Who Made the First Photography?

Man’s desire to be able to take photographs goes back hundreds of years. From the eleventh to the sixteenth century, There was a device called “the camera obscura”, which was a forerunner of the photographic camera.

Its purpose was to show on paper an image which could be traced by hand to give accurate drawings of natural scenes. In 1802, two men, Wedgwood and Humphry, took an important step forward.

The recorded by contact printing, on paper coated with silver nitrate or silver chloride, silhouettes and images of paintings made upon glass. But they could not make these prints permanent.


In 1816, Joseph Niepce made a photographic camera, with which he could a negatives, the first to make enlargements by photography, and the first to publish (in 1844) a book illustrated with photographs.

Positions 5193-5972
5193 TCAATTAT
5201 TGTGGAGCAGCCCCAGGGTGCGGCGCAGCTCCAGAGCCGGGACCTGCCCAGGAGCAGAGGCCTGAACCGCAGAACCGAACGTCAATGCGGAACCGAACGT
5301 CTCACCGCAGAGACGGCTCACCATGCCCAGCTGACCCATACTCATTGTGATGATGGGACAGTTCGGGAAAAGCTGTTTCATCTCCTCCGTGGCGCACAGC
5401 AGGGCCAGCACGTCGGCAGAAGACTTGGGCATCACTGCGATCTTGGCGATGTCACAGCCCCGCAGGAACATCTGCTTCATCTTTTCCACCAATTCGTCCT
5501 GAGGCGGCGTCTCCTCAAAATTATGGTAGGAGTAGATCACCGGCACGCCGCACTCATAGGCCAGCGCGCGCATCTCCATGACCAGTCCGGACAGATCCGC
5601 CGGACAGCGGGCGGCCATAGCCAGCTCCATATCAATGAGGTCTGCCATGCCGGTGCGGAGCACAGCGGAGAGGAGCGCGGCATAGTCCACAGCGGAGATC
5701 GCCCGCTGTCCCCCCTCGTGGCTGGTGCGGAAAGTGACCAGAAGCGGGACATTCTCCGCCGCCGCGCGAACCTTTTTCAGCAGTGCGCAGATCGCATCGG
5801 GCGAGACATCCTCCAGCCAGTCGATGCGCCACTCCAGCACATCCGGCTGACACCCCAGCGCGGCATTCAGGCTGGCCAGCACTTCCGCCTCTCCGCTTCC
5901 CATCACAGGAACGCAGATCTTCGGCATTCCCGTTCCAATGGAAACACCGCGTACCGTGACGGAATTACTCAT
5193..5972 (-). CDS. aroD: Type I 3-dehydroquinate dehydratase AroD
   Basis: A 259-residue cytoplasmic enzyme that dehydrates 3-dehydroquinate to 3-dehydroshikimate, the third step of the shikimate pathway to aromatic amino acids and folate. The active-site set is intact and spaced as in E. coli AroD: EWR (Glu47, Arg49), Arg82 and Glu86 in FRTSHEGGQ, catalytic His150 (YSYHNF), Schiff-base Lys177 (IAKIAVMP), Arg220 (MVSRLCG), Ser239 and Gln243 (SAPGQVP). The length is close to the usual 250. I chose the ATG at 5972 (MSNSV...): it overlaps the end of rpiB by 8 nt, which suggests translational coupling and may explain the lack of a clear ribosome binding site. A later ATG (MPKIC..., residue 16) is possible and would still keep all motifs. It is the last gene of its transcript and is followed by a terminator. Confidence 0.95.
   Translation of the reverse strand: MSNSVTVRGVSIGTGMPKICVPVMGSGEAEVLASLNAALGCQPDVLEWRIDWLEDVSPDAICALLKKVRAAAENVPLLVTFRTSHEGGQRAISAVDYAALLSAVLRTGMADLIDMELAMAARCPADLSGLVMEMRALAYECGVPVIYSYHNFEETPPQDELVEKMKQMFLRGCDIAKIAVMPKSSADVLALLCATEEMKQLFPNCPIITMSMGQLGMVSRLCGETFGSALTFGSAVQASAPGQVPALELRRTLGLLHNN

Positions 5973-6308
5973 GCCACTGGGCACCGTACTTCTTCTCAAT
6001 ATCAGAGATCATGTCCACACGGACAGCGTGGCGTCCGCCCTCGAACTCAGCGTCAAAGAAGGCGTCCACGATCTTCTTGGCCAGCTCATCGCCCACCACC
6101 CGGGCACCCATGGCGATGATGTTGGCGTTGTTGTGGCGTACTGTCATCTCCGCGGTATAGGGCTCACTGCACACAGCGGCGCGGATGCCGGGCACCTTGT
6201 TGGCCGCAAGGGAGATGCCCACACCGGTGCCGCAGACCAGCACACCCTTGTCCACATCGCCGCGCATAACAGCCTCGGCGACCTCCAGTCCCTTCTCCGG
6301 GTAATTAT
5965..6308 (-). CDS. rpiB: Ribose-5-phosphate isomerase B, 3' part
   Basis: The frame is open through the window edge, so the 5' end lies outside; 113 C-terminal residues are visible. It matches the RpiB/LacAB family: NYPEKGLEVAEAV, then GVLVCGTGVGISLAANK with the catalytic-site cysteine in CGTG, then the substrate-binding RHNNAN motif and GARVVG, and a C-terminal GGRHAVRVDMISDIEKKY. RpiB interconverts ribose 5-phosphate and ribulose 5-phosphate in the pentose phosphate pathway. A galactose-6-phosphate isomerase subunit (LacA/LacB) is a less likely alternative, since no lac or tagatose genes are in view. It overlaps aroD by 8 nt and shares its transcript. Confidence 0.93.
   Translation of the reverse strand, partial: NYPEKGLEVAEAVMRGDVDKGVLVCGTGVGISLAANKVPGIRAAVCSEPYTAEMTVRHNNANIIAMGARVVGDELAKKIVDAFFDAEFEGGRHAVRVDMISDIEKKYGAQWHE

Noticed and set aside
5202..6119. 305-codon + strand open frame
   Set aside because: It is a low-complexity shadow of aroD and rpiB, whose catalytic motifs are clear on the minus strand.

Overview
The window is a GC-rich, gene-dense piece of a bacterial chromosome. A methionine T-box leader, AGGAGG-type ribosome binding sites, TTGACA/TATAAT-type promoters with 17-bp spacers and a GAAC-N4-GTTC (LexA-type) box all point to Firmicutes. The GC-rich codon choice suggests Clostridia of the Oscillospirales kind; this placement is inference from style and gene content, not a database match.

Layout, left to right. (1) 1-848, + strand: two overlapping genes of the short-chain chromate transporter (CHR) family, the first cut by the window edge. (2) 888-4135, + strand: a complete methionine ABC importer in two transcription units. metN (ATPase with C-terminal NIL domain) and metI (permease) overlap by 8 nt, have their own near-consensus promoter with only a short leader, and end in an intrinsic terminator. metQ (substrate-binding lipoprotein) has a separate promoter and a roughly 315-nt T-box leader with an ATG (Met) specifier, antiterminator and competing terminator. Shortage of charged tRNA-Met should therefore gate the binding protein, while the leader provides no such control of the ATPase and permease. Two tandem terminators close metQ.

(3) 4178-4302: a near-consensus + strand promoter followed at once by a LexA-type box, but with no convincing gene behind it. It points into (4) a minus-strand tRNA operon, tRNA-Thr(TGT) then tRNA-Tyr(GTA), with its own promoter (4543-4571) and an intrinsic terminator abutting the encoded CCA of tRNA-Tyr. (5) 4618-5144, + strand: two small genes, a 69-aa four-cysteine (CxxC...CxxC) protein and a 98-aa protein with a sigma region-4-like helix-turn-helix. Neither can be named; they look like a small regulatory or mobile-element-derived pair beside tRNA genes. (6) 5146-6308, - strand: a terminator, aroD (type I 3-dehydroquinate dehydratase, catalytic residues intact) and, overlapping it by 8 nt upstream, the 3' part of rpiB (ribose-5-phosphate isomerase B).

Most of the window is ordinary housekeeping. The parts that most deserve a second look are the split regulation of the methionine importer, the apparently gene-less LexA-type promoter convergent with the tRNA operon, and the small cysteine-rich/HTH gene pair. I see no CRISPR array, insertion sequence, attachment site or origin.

From then on, a whole series of improvements and developments came one after the other. The popular Kodak box camera was placed on the market in 1888, and the photography as we know it was on its way.

Most photographic processes depend on the fact that the chemical silver nitrate reacts to light by turning black. And this was discovered way back in the seventeenth century by alchemists who were trying to find a way to turn common metals to gold.

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